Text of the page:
James Prosek's gone fishin' in a big way. But that doesn't mean he's divorced himself from reality in favor of pastoral bliss the way fishermen so often do. In Fly-Fishing the 41st: Around the World on the 41st Parallel, the famed fishing writer loops the planet along one of its most interesting latitudinal lines, stopping in Mongolia and Japan, among other places, to find out what's biting. Prosek's search for a native trout from the source of the Tigris River takes him into militarized Serbia and war-torn Yugoslavia. The 41st also takes the young writer directly through Paris, where he finds that the Seine River, once too polluted to support life forms of any kind, now lures a quirky subculture of inner-Paris anglers who thanks to recent clean-ups on the river routinely fish there for eel, bream and silure, a catfish-like creature that grows to enormous proportions.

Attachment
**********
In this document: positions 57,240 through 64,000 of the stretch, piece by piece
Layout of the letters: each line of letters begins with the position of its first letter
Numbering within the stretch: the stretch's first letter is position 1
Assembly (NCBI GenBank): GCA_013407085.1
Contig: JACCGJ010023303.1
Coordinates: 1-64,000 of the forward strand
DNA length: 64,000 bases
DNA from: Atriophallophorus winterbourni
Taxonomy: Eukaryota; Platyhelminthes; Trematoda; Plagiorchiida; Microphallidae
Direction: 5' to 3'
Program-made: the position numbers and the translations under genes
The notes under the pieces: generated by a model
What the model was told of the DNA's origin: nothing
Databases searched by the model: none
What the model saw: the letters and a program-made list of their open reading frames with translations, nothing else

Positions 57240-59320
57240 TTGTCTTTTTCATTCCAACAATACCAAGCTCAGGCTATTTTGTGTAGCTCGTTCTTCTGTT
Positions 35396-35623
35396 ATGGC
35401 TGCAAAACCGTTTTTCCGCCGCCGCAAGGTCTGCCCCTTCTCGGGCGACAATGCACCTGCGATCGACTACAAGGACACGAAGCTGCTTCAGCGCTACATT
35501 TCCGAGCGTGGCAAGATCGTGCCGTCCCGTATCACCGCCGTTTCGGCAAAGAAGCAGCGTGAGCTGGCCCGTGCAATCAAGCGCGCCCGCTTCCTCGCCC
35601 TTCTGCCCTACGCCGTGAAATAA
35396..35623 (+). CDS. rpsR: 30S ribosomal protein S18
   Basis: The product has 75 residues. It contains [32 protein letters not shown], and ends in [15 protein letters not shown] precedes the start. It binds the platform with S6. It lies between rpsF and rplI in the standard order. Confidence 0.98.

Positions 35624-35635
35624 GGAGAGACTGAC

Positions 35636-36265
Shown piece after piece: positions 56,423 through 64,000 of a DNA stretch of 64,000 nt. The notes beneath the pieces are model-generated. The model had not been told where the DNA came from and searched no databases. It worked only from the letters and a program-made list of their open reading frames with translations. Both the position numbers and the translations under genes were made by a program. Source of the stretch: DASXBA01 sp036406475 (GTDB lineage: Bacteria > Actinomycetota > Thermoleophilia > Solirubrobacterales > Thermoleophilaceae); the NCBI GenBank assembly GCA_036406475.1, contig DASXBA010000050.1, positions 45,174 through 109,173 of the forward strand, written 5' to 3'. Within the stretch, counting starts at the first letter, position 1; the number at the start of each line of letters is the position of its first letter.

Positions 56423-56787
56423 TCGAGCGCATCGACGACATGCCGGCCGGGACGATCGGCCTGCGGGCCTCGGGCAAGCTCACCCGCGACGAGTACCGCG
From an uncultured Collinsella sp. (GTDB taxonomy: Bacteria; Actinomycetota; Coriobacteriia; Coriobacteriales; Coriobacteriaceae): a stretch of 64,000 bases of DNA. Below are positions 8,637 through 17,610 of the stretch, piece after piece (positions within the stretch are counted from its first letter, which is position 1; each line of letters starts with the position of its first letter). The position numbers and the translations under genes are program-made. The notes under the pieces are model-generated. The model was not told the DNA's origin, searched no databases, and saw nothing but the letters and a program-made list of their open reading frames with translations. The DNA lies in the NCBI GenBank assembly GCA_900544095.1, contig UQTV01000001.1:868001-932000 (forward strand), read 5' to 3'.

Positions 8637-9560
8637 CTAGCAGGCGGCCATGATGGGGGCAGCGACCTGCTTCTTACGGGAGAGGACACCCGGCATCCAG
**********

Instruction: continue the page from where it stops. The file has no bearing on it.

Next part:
In one of the liveliest passages of Fly-Fishing, the American author pulls up a 50-pound silure to the amusement and applause of a Paris audience, and his photo makes it into the French press along with a story that paints him as a "tourist" catching a "marine monster." One of the many delights in Prosek's gem-laden narrative is a cast of characters from the international fraternity of the fishing-obsessed. Here you will meet Johannes Schoffmann, an Austrian baker who spends his spare hours researching the intricacies of trout. Though he is not a trained scientist himself, Schoffmann's studies are so meticulous and his travels so heroic, he has made himself indispensable to more than one university professor researching trout DNA. Here you will also meet Francois Calmejane, a French tax inspector celebrated for busting big-time tax evaders. When he is not sleuthing tax fraud in his green ostrich leather vest and Holmes-style meerschaum pipe, Calmejane sculpts giant fish and flies out of iron and fishing-related found objects like hooks and spears. Prosek falls in love with Calmejane's dark, quirky work and buys a giant trout sculpture on his last day in Paris, because, as he tells the artist, he doesn't have any choice. "I wished more things were so clear in life as a trout stream or good art," Prosek concludes in one of the verbal jewels that will make this book a hit not only with sport fishermen, but with anyone who likes to read well-written adventure. Lynn Hamilton writes from Tybee Island, Georgia.

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